homespun traction, raised and lowered, draws me
onto the stone floor to watch. Rising sun
paints golden freckles on your injured knee,
rugby’s legacy. Desert boots fastened,

I follow you to work, onto my perch,
scrubbed with antiseptic soap, observing
as you hunch over patients, so focused.

Ring-necked doves welcome the night’s arrival.
I snuggle into your lap of stories,
Old Spice-scented hugs enfold me, salty tang
of day’s labour, our knees bent, giving thanks.
The brylcreem’s worn off and Mum stretches out
to coax your remaining strands into place.

Now here you are again, emboldening
me to let go of my zimmer and sway
across the decades into your open
arms, rock-like, steady, still held out for me.

At the keyhole of the master bedroom

Your top a t-shirt two sizes too big,
mango-stained, with the hem unravelling
into an ample skirt and pockets
most likely full of bees and glossy starlings.
From this angle, from the secrecy,
with Liquorice Allsorts (here, take one!)
you are a queen, dispensing
perfume, knighthoods, world peace.

I watch you prop your royal sceptre
in a bucket of Dettol bubbles and lean over
to pick a lipstick from my mother’s drawer.
You scrunch up your face like a rabbit,
your cracked lips and fingers smudge with mulberry.
From this angle, from the secrecy,
with aniseed breath (go on, have another!)
I can only imagine the scent of Chanel
on your walnut skin.

Helen Freeman published a collection of poems, Broken (AuthorHouse UK, 2011), in the recovery time following a severe road traffic accident in Oman. Since then she has completed several online poetry courses including ModPo and the Poetry School. A Third Culture Kid brought up in Kenya, she now lives in both Edinburgh and Riyadh.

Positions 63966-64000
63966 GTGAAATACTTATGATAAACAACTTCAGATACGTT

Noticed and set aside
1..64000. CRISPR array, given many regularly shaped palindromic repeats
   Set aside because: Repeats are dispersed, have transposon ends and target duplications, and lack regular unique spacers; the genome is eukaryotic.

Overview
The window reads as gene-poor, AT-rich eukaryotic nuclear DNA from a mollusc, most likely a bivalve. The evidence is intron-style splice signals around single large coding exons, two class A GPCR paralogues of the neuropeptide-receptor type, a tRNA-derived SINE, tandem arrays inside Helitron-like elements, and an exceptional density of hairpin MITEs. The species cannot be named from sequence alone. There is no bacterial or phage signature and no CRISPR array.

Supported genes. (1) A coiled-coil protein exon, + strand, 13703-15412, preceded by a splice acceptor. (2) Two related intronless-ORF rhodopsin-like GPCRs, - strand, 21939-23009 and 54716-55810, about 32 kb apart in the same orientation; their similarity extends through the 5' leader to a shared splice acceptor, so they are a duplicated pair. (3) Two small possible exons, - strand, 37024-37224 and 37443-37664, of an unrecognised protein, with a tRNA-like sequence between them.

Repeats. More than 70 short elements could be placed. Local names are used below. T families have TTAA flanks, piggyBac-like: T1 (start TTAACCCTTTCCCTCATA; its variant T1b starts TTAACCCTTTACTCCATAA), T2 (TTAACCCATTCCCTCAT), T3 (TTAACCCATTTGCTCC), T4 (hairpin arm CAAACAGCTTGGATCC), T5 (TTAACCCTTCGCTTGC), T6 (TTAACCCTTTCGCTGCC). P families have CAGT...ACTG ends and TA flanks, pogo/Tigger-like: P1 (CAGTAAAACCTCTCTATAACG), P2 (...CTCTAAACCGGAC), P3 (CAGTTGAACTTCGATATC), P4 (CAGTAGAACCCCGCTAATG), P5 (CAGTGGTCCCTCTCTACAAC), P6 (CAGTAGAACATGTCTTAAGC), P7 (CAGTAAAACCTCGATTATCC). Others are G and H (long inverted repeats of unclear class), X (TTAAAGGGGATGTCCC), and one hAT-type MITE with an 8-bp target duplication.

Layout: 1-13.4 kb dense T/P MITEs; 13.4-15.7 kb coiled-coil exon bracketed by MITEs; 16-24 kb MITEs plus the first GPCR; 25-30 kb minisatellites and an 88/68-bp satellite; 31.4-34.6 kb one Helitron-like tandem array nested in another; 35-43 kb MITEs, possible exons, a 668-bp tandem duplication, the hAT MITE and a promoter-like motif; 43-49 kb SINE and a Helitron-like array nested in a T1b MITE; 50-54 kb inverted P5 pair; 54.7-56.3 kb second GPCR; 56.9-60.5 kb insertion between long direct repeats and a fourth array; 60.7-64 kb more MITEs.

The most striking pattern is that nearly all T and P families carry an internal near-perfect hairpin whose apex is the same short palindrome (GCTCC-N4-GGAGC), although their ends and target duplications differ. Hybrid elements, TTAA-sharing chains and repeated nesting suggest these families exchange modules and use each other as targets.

C.J. Miles – three poems

Nothing Like Light Years

My sister will always be three pounds long,
And now I’m up to a pack a day.
In front of her shoebox buried six feet down
I am always telling her, Soon so soon.
I am always telling her, Nothing like light years.

First Poem I Wrote for You

When poets go extinct, will the birds follow? Every love poem is a fossil meant to be unearthed centuries later, from the cracked ribs of a skeleton, dusted and studied, stuck behind a sheath of glass. Thank God this is not a stupid love poem but instead just some words dedicated to the days that keep struggling to find their meaning. I have been thinking about you for so long my thoughts have piled skyscraper tall. I hope they never meet a plane. I hope you never get out of bed without looking both ways. I hope you are thinking about me while you pour your coffee, while you brush your teeth, while you condition your hair for a full two minutes. You are waiting for me to quit cancer and I am waiting to find something that isn’t a side effect of love. Neither of us will quit first. Still, I hope we never stop waiting. I hope we never stop wrinkling. I hope we reach for the prune juice at the same time. And I say and I say and I say, I hope the birds follow the cancer after it kills me.